A new study from the Partnership for Public Service urges government to engage with tech giants and revisit old laws in an effort to improve customer service.
"Changing the entire culture of the federal government" is a lofty goal, but that's what the authors of a new report say is necessary to improve customer service and alter citizens' negative perceptions.
The Partnership for Public Service report -- "Serving Citizens: Strategies for Customer-Centered Government in the Digital Age" -- found four key challenges for government customer service in the digital age: fragmented and outdated IT systems, privacy and security concerns, funding silos and restrictions on collecting customer feedback.
A first step in meeting those challenges and changing the culture, according to a panel of contributors who discussed the report Sept. 9, is to link Washington more closely to the West Coast.
"We need to expose these amazing folks in government to the amazing folks in Silicon Valley -- at the Amazons and the Googles, at the other leading edge companies -- and bring these two communities together to bring the best of the best practices to the federal government," said Lisa Schlosser, deputy associate administrator, office of E-Government and IT at OMB.
Beyond the "amazing folks" are the methods they use to do their work -- agile development, open source technology and flat structures that allow more people to contribute to the process, according to Kathy Conrad, acting associate administer at the Office of Citizen Services and Information Technology at the General Services Administration.
"When we launched the new version of Data.gov earlier this year, our whole design process and the whole redesign was online on GitHub, and we got lots and lots of feedback and suggestions from folks … in government, from folks in other governments, literally worldwide and through the private sector to help make the site better," Conrad said. "It's just a whole new way of working that even a couple of years ago wouldn't have been thought possible."
Delivering excellent service is at the core of the missions at federal agencies, said Eric Keller, program manager for research at the Partnership for Public Service.
"For digital services especially, the private sector really is driving expectations higher and higher, customers increasingly expect the kind of streamlined interaction they get from companies like Amazon and Google, and these companies often have IT budgets that really exceed those of most federal agencies-- so it really is a challenge," he said.
A big indicator of customer satisfaction stems from government website usability, the report said.
USA.gov served more than 66 million individuals in 2013 and has more than 745,000 email subscribers who receive regular updates about their interest areas, according to program performance documents. The site rivals Twitter as one of the most linked-to websites on the Internet, with approximately 9.7 million links on other websites, according to the report.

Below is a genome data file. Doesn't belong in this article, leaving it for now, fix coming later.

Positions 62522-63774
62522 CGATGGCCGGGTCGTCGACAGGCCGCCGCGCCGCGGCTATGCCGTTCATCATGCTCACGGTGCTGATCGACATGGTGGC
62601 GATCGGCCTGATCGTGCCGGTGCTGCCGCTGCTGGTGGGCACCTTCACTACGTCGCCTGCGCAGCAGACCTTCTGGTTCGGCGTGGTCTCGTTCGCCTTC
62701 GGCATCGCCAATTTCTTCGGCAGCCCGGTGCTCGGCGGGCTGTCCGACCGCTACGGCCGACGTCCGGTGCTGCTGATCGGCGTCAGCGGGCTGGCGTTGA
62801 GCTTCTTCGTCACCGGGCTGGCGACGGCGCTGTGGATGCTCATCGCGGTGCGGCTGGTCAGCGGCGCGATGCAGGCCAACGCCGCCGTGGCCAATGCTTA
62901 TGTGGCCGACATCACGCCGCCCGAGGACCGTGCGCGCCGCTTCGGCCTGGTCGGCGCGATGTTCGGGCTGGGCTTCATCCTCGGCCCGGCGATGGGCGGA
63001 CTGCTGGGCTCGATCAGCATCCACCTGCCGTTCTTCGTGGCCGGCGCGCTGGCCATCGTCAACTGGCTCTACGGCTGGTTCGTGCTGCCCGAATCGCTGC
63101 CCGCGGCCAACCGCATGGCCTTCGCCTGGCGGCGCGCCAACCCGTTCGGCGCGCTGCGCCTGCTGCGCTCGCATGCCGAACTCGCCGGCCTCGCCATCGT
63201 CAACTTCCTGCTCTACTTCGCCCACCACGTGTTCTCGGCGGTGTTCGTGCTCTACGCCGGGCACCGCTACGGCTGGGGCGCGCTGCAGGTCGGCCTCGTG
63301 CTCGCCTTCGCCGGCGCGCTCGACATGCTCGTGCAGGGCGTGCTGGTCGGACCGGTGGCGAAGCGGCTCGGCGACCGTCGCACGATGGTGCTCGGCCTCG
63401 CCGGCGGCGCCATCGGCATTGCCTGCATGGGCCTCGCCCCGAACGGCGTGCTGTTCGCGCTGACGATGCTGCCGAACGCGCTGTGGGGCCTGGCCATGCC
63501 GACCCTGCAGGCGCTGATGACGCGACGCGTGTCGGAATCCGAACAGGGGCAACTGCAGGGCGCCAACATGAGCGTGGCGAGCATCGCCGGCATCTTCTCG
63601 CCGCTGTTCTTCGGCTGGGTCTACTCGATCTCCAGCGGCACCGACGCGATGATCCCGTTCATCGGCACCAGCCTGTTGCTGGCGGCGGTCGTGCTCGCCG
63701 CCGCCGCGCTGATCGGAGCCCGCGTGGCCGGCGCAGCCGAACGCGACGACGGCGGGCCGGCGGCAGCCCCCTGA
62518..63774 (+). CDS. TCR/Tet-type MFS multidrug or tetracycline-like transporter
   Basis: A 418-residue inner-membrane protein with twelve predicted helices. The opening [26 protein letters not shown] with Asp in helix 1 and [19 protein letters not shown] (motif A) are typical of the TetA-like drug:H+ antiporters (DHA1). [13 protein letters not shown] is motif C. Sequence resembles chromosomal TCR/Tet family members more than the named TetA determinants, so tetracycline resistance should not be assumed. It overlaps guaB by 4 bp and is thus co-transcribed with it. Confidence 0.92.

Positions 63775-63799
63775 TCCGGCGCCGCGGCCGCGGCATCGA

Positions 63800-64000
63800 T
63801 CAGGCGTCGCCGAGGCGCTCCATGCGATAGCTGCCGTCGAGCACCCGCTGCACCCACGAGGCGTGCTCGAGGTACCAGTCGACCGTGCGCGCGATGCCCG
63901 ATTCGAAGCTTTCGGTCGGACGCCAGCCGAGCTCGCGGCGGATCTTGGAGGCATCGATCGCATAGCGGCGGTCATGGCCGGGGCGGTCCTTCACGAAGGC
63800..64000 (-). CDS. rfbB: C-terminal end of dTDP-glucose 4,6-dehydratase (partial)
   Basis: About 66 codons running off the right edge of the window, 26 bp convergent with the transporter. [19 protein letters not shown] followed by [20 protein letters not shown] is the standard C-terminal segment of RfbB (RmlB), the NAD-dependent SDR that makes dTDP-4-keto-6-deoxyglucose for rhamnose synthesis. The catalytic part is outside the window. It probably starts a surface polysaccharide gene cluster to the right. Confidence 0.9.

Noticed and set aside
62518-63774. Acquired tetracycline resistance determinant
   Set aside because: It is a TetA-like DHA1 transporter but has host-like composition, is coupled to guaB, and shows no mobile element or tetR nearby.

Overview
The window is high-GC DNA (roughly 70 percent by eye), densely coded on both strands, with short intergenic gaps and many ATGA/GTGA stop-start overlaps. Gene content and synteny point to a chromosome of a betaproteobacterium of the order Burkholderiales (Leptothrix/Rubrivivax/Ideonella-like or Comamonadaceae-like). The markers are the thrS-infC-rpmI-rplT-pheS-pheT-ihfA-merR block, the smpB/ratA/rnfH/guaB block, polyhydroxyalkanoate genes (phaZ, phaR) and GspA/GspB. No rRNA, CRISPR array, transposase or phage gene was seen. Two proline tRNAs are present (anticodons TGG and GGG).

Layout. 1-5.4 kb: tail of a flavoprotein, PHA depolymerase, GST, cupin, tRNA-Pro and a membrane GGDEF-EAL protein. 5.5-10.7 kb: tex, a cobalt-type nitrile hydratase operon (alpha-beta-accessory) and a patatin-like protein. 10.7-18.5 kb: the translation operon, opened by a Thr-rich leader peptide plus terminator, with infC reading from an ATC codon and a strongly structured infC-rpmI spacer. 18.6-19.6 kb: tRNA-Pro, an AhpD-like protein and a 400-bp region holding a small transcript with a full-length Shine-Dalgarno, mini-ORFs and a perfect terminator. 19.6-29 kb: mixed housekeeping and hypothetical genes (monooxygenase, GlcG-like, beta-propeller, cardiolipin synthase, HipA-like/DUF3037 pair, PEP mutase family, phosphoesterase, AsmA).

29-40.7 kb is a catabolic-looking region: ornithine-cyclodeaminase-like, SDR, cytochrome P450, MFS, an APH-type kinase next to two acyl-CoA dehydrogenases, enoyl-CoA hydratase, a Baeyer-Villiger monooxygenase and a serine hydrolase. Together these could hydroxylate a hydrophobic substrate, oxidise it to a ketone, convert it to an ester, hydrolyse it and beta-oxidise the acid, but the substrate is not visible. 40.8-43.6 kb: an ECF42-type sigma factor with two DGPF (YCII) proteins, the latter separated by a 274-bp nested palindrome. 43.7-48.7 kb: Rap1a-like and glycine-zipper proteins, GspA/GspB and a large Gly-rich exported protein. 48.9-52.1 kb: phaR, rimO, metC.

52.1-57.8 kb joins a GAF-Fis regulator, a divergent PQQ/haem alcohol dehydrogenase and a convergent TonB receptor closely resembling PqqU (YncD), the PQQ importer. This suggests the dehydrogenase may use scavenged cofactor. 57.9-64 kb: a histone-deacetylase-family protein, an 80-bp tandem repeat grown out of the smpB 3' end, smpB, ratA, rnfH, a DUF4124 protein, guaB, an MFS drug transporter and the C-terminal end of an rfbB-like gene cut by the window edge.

To further improve the experience with USA.gov, GSA is working on a platform—MyUSA -- that would provide citizens with a customized dashboard and account to manage and track their interactions with government in one place. GSA is starting to work with APIs as well to encourage and facilitate information sharing between agencies, the report said.
But multiple obstacles remain in the effort to improve federal customer service -- some of those are federal laws.
The Paperwork Reduction Act and the Privacy Act are cited in the report as major obstacles to engaging the public. The report recommends Congress revisit the laws, both written long before the digital age, to "make sure they provide agencies with sufficient flexibility to provide excellent digital service but still meet other objectives."
Whether its 18F working with agencies to break down barriers, or an agency working to modernize an old legacy system, Conrad said, bringing in stakeholders — including privacy advocates and policy people — early and often is crucial to understanding how a project could affect privacy or interfere with policies in place.
And cultural barriers can be just as obstinate as statutory ones.
"One thing that's important is to always make a distinction between barriers that are steeped in practice and just because they've always been done that way and those that are steeped in statute and policy," Conrad said.
The report also recommends designating a leader to monitor improvements in customer relations — out of the Fortune 100 companies, 22 percent have either a "chief customer officer" or a top-level decision maker with similar responsibilities, Keller said.
"This is about changing the entire culture of the federal government," Schlosser said. "This isn't about changing one system or about changing technology. It's really about changing the DNA, the way that government from our senior leadership down to the person on the ground thinks. We have to think differently, we have to think about the customer and not what we want to put out there."
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